Snap Decision
New digital tools facilitate crowdsourced decision-making
Tech / 27 Feb 2013
The average American reportedly makes 70 different choices a day, so it's understandable that decisions, both big and small, can paralyze consumers with a crushing feeling of option overload. Catering to this indecision epidemic are several new tools that aim to alleviate choice anxiety by gathering advice from like-minded contacts and emphasizing the opinion of the majority.
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SeeSaw
: iPhone app Seesaw generates formatted polls that empower users to make smarter decisions. Particularly useful when overcome with purchase paralysis, people can snap photos of each option, then share the pictures with friends via text message, Twitter or Facebook. Votes and comments are instantly displayed, allowing questioners to add feedback about their pressing dilemmas immediately. Unlike services that survey strangers, the Seesaw network is built from each individual’s personal and/or social media contacts, so all opinions come from trusted sources. Afterwards, the results are saved in a searchable timeline-like layout for quick future reference.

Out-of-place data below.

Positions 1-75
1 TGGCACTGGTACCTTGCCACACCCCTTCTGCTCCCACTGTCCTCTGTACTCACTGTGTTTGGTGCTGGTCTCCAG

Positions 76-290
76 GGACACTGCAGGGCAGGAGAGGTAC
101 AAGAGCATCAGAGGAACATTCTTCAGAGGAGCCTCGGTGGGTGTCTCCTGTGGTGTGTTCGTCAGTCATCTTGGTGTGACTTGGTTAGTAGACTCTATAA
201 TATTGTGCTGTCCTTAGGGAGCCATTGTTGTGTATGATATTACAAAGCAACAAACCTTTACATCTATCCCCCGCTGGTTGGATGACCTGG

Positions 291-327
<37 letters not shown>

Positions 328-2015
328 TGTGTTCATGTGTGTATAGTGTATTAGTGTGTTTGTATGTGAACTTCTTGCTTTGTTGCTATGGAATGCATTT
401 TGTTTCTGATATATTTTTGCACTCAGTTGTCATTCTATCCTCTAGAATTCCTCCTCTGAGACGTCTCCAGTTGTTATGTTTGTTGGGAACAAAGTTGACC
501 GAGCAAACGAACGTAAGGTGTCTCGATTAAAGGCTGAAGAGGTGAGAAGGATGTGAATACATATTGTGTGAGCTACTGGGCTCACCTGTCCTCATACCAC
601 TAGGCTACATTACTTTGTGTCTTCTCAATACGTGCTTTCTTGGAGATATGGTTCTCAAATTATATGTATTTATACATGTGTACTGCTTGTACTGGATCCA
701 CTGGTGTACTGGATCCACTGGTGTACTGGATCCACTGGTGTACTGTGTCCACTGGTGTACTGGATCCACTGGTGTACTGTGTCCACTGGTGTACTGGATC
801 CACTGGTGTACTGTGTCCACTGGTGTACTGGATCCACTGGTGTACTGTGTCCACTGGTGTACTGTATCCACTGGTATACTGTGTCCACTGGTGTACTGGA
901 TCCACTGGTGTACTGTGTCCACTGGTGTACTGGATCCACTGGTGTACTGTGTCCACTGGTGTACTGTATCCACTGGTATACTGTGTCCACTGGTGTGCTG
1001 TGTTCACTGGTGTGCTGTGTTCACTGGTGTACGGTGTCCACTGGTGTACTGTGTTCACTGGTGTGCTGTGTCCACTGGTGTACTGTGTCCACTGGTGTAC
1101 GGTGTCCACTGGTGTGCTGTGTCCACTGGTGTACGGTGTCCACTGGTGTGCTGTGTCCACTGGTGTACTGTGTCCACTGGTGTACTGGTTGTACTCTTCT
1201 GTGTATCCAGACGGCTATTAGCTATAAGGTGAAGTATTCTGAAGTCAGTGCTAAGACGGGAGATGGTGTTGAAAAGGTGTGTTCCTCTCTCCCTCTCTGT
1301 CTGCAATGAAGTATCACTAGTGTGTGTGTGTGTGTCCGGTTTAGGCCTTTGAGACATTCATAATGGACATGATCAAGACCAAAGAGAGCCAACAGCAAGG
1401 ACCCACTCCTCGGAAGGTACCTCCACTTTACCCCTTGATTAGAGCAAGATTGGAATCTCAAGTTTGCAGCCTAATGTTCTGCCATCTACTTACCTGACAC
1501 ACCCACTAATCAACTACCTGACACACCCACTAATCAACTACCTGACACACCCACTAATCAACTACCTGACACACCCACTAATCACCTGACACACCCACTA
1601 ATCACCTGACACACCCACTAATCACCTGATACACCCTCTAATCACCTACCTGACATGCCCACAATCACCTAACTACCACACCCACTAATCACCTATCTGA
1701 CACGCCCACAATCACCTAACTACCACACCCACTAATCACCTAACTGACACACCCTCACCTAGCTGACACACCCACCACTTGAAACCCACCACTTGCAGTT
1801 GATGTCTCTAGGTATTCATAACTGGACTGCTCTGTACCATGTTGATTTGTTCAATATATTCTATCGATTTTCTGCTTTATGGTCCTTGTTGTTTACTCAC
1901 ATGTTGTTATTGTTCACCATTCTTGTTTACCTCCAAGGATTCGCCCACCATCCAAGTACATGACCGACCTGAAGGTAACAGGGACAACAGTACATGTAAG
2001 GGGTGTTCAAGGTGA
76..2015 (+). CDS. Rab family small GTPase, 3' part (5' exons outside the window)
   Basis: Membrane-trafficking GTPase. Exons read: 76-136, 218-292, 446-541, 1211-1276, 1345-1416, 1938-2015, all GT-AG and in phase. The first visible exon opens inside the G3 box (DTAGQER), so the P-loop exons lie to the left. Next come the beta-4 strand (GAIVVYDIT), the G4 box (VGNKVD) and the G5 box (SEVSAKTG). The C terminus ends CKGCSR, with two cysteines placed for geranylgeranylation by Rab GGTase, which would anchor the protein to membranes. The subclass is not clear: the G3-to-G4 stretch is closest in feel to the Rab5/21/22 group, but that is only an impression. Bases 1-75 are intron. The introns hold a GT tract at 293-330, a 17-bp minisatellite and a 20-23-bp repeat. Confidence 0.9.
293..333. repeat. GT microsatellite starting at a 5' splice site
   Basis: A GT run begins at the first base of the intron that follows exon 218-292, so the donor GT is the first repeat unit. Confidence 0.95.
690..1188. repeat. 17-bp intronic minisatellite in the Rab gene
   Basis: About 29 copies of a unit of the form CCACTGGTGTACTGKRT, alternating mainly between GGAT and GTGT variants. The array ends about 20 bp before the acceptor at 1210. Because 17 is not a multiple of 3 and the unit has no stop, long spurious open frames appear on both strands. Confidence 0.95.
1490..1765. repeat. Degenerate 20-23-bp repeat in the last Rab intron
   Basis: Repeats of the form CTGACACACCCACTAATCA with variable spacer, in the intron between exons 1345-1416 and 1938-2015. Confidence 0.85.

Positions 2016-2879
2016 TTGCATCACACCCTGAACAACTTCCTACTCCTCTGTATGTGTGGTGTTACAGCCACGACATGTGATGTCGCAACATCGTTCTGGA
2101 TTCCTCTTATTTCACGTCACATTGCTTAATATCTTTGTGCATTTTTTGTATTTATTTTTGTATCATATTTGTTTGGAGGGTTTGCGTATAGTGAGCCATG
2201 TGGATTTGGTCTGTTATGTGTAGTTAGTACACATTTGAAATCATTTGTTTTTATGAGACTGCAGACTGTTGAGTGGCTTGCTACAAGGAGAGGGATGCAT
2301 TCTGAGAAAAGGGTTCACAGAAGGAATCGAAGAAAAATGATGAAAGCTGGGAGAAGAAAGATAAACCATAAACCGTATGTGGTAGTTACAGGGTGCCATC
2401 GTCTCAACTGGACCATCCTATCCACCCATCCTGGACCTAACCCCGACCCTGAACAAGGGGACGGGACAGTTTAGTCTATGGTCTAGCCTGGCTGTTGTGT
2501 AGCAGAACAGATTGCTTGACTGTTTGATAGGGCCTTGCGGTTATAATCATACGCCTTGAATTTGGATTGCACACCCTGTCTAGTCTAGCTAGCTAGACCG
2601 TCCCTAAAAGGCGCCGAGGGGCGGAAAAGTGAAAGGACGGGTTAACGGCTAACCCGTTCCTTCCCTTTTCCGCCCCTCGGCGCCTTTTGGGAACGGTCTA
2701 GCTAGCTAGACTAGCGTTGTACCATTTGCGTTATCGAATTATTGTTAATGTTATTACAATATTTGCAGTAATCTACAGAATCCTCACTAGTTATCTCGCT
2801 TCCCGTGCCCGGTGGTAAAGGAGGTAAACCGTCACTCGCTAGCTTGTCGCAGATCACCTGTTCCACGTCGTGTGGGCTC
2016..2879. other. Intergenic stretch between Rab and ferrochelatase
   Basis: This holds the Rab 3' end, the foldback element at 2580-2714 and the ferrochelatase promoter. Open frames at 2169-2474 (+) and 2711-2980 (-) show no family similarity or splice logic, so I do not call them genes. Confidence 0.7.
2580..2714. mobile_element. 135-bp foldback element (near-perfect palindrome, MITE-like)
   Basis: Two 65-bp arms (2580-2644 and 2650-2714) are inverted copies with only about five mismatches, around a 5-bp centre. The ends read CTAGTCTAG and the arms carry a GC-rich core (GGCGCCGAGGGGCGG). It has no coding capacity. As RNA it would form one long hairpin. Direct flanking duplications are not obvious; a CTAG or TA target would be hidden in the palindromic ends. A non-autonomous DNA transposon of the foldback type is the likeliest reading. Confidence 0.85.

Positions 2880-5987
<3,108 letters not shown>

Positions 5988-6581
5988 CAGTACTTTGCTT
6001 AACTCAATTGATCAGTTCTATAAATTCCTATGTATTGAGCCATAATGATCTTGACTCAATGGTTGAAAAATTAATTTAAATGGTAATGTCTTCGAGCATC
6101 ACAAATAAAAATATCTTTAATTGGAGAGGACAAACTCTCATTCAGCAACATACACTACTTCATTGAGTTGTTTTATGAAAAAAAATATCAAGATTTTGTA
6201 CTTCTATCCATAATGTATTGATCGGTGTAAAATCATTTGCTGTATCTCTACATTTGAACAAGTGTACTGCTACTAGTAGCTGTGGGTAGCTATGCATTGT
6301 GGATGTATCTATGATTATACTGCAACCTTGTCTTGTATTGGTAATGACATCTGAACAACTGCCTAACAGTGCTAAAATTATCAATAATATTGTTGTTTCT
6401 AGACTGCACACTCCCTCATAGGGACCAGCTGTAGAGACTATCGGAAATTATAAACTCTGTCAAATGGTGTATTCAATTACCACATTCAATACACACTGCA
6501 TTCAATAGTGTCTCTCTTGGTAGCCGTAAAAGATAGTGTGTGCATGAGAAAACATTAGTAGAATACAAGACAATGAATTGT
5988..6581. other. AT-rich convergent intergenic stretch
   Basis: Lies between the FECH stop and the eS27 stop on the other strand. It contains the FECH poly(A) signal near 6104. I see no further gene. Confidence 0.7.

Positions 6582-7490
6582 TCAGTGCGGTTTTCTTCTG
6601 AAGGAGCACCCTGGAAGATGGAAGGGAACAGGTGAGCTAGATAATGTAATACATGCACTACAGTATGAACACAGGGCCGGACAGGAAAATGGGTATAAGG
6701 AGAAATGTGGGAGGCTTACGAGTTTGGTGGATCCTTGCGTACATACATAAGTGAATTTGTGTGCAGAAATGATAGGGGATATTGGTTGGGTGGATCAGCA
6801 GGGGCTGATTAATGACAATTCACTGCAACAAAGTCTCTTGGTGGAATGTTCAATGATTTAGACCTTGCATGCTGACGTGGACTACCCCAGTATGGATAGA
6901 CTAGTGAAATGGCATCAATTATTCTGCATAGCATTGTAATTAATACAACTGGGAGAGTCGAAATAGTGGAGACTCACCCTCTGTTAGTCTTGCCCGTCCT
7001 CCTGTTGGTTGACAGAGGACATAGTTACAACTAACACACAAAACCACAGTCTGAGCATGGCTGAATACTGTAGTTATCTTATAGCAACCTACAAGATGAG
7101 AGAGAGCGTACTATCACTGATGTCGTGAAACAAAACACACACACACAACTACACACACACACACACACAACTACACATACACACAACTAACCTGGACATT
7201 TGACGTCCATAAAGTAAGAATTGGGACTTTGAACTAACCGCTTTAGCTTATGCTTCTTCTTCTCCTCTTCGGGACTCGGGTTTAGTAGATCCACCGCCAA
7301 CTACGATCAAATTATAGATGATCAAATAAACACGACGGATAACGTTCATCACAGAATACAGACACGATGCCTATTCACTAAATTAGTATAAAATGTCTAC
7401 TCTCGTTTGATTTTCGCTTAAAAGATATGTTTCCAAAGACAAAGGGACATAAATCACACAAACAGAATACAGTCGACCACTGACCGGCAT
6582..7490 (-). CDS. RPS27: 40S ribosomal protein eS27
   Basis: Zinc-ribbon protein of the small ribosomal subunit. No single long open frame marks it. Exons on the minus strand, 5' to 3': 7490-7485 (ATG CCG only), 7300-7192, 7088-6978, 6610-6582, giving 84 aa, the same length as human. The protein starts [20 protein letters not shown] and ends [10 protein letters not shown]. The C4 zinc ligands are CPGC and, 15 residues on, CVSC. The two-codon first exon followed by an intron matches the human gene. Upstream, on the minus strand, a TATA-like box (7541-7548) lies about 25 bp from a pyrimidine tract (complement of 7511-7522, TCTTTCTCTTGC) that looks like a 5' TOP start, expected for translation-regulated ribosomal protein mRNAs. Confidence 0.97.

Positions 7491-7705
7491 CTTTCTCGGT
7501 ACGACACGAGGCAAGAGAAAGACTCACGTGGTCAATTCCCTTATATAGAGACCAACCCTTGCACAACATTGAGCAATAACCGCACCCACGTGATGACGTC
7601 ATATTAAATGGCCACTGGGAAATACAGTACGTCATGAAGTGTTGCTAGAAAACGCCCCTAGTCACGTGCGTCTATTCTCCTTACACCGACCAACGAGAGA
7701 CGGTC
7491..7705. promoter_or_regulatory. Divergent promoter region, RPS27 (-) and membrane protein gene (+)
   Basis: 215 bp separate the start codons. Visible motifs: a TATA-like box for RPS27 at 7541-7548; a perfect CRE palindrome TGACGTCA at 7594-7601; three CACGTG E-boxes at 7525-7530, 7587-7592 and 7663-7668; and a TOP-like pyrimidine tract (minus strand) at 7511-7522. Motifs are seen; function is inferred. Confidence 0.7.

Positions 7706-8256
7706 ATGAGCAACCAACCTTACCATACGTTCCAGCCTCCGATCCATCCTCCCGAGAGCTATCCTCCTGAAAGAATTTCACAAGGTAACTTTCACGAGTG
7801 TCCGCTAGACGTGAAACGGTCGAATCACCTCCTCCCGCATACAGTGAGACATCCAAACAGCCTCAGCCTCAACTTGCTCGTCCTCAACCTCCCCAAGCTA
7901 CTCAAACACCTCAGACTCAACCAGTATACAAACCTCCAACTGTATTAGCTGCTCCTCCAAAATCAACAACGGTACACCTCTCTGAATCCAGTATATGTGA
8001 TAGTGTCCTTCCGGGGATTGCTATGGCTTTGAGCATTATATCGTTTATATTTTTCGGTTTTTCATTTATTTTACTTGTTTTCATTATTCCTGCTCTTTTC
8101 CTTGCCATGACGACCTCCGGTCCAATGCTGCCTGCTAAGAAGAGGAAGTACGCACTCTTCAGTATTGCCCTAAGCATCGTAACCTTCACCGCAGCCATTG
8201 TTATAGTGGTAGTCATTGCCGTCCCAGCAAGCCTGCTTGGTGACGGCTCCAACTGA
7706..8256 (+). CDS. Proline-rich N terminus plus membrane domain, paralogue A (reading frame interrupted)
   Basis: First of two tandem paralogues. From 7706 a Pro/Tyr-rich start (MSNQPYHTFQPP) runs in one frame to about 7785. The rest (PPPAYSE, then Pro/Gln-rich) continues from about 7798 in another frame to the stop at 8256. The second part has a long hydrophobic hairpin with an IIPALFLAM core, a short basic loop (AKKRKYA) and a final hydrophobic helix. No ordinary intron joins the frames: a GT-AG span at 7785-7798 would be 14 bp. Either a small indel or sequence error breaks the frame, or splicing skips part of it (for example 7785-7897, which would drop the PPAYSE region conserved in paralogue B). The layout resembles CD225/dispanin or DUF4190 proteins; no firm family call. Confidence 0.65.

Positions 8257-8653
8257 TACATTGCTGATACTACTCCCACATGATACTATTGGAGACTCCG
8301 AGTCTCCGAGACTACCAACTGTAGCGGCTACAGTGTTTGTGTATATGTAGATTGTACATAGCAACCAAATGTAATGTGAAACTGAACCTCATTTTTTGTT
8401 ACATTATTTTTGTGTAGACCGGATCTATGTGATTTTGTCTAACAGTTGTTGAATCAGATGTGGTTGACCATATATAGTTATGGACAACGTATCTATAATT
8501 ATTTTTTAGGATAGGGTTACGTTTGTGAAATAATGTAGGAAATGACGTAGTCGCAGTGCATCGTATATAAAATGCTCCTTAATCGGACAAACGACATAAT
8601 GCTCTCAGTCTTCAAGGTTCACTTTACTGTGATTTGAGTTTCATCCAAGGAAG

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Vicelight
: It’s not uncommon to see informal polls conducted on Instagram. Design firm Doejo’s Vicelight app combines such photo sharing with a crowdsourced advice tool in a way that promises to relieve those plagued by indecision. Users first post questions on the platform (“Which haircut should I get?” or “What should I wear to my job interview?”), then upload 2-3 accompanying photos or videos. Through Facebook, Tumblr, Twitter, text messaging and email, individuals can send their questions to friends directly, or can anonymously tap into the Vicelight community for more impartial advice. The response stats instantly appear within the app as votes roll in.
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Sentio Search
: Sentio Search is a website that encourages more strategic decision making by converting other people’s hindsight into foresight. Visitors first take a personality test to identify “surrogates,” or similar individuals, after which they can pose questions to them, like “Should I buy a new car?” Those surrogates who experienced the exact same scenario then share what choice they made and whether or not they are happy with it. Sentio Search analyzes all respondents’ insights and presents the inquirer with a clear summary, such as “63% of people like me chose to buy a new car, and in general were satisfied with the decision.”
©The Intelligence Group